When excess fat in the blood builds up as plaque within heart vessel walls, an inflammation alarm is triggered, causing immune cells known as monocytes to rush in and attach to the plaque. Monocytes soon grow into macrophages, which begin devouring the fatty plaque. This immune activity causes the liver to release C-reactive protein (CRP), which joins in the attack on the growing plaque. Plaque becomes increasingly unstable and eventually can rupture, leading to a heart attack.




When a person has inflammatory bowel disease, he/she is at an increased risk for colon cancer. Other causes of inflammation that can lead to cancer include viral infections (such as hepatitis)... chronic heartburn (where the esophagus is continually assaulted with stomach acid)... and exposure to asbestos, air pollution or cigarette smoke, which causes irritation and leads to inflammation. The longer the inflammation persists, the higher the risk for cancer.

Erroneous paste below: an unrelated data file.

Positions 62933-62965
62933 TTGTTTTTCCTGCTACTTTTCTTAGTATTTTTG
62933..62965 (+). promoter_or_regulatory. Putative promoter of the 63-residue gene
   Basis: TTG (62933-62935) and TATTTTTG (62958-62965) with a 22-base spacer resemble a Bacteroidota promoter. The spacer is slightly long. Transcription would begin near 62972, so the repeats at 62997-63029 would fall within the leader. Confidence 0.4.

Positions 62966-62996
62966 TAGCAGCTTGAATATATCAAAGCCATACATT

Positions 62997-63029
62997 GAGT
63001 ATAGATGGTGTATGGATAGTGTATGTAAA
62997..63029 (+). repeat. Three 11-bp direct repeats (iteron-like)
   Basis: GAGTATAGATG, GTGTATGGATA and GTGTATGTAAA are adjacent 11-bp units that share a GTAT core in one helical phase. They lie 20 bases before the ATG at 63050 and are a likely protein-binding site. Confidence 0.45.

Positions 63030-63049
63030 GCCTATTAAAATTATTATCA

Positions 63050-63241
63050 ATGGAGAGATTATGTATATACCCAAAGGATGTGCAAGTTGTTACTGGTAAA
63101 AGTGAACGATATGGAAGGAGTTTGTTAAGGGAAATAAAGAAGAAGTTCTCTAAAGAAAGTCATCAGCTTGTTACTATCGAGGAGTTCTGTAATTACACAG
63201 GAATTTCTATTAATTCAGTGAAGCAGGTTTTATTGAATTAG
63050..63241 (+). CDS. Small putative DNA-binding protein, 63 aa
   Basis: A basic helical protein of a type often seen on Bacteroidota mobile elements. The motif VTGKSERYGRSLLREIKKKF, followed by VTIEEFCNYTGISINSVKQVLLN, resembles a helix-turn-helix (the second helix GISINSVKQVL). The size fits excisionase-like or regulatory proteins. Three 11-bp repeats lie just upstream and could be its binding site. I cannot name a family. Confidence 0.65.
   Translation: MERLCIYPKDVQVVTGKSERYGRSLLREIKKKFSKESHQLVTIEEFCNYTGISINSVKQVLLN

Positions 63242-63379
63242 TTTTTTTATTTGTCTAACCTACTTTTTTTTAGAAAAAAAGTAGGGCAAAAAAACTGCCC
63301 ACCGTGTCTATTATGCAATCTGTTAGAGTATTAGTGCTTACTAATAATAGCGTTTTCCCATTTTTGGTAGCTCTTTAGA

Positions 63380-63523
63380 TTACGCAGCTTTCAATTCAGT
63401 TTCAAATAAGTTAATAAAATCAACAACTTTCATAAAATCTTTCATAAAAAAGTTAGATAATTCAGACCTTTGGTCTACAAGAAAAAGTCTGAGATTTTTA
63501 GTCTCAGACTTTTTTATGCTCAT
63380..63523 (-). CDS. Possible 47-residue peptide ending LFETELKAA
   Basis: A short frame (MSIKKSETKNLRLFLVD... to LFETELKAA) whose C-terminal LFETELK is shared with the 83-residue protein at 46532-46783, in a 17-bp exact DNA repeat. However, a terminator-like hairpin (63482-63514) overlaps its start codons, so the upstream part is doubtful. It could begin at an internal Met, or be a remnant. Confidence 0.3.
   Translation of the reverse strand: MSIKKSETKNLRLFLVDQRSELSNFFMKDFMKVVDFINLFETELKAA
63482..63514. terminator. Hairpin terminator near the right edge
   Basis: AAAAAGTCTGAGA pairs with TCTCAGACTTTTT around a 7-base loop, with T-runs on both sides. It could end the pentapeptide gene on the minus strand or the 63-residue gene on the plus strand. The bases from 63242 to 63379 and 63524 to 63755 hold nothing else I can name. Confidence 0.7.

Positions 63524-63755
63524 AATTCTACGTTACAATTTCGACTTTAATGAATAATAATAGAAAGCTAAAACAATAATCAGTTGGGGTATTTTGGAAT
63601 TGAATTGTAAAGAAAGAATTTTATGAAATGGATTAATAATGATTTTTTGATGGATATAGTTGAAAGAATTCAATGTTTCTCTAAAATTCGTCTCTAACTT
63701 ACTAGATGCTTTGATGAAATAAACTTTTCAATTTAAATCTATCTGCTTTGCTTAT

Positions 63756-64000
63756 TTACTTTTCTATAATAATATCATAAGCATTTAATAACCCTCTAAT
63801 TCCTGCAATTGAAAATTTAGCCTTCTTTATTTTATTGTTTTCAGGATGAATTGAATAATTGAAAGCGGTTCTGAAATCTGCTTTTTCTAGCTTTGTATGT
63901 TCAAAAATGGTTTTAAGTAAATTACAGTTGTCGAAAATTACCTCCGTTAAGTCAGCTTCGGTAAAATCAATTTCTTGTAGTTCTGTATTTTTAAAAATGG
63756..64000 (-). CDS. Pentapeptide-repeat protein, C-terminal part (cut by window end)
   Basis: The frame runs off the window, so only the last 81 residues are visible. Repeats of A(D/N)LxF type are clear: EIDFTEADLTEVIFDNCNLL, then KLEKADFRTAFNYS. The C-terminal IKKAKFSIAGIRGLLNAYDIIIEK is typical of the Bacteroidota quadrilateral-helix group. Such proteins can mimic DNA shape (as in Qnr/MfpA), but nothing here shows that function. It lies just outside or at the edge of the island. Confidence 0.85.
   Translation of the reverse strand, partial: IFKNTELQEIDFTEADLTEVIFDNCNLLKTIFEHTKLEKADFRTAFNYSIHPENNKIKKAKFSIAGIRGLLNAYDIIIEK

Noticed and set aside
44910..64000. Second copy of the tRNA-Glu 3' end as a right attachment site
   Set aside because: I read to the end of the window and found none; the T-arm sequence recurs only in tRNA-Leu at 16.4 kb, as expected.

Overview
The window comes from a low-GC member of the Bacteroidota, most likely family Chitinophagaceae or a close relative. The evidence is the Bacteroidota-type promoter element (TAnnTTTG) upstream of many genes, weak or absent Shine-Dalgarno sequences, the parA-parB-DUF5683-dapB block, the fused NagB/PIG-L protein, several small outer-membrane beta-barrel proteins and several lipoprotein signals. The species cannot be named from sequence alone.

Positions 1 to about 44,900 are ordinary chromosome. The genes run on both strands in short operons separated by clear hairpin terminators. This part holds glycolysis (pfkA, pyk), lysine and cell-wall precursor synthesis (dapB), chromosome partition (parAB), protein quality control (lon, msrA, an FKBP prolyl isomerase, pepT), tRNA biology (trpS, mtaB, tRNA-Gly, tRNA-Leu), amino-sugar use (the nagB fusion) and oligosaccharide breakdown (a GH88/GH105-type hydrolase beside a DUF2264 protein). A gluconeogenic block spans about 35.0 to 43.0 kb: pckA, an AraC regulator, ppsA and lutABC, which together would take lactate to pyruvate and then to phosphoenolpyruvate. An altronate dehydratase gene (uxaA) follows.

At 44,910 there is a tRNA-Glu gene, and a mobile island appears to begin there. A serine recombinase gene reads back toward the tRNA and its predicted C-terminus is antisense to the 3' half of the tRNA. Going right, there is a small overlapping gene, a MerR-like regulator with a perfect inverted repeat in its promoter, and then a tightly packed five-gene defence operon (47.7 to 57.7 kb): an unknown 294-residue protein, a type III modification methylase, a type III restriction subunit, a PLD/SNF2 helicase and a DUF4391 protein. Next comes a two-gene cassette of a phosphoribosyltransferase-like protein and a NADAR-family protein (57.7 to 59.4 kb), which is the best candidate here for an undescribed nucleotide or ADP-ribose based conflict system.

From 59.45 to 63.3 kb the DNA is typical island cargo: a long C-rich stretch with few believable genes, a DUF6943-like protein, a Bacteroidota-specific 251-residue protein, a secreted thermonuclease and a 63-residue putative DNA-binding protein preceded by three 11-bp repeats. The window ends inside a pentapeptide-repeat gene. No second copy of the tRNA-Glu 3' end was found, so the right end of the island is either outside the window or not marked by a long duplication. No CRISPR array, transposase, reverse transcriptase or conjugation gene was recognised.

The theory is that the body's immune system produces agents that cause normal cells to become cancerous. Macrophages and other inflammatory cells produce oxygen-free radicals, highly reactive substances that damage other cells, including DNA. This can lead to a genetic mutation that enables the damaged cells to continue growing and dividing. To the immune system, this damage appears like a wound that requires fixing. Immune cells rush in, bringing along with them growth factors and other proteins -- but instead of healing a wound, they end up feeding an abnormal growth.




Studies also indicate that inflammation plays a role in age-related illnesses such as Alzheimer's disease. At the University of California in San Francisco, researchers studied the blood samples of more than 3,000 seniors for three known markers of inflammation -- interleukin-6 (IL-6), CRP and tumor necrosis factor. They repeated the same tests two years later. At both times, participants were also given a battery of cognitive function tests.